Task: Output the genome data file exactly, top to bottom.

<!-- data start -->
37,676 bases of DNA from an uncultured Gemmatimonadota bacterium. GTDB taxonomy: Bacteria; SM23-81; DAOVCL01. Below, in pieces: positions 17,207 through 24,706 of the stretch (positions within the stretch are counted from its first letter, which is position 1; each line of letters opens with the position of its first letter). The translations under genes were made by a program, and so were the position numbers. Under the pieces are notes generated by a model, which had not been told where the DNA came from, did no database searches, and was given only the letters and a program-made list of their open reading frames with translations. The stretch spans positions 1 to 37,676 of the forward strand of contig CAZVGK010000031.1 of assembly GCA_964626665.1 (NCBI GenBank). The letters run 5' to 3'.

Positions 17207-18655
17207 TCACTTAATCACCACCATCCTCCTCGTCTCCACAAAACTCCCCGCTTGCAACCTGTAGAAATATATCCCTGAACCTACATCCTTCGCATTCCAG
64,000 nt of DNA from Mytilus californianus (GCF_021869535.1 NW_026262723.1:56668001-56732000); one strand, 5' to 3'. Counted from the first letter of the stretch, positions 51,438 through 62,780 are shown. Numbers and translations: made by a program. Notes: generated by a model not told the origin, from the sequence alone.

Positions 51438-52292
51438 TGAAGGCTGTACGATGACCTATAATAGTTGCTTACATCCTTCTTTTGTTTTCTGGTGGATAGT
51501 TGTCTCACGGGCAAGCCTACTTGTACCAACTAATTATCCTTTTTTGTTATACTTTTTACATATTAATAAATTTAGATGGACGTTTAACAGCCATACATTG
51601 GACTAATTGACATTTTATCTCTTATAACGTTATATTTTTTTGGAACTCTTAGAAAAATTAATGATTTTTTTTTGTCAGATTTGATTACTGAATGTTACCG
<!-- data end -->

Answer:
37,676 bases of DNA from an uncultured Gemmatimonadota bacterium. GTDB taxonomy: Bacteria; SM23-81; DAOVCL01. Below, in pieces: positions 17,207 through 24,706 of the stretch (positions within the stretch are counted from its first letter, which is position 1; each line of letters opens with the position of its first letter). The translations under genes were made by a program, and so were the position numbers. Under the pieces are notes generated by a model, which had not been told where the DNA came from, did no database searches, and was given only the letters and a program-made list of their open reading frames with translations. The stretch spans positions 1 to 37,676 of the forward strand of contig CAZVGK010000031.1 of assembly GCA_964626665.1 (NCBI GenBank). The letters run 5' to 3'.

Positions 17207-18655
17207 TCACTTAATCACCACCATCCTCCTCGTCTCCACAAAACTCCCCGCTTGCAACCTGTAGAAATATATCCCTGAACCTACATCCTTCGCATTCCAG
64,000 nt of DNA from Mytilus californianus (GCF_021869535.1 NW_026262723.1:56668001-56732000); one strand, 5' to 3'. Counted from the first letter of the stretch, positions 51,438 through 62,780 are shown. Numbers and translations: made by a program. Notes: generated by a model not told the origin, from the sequence alone.

Positions 51438-52292
51438 TGAAGGCTGTACGATGACCTATAATAGTTGCTTACATCCTTCTTTTGTTTTCTGGTGGATAGT
51501 TGTCTCACGGGCAAGCCTACTTGTACCAACTAATTATCCTTTTTTGTTATACTTTTTACATATTAATAAATTTAGATGGACGTTTAACAGCCATACATTG
51601 GACTAATTGACATTTTATCTCTTATAACGTTATATTTTTTTGGAACTCTTAGAAAAATTAATGATTTTTTTTTGTCAGATTTGATTACTGAATGTTACCG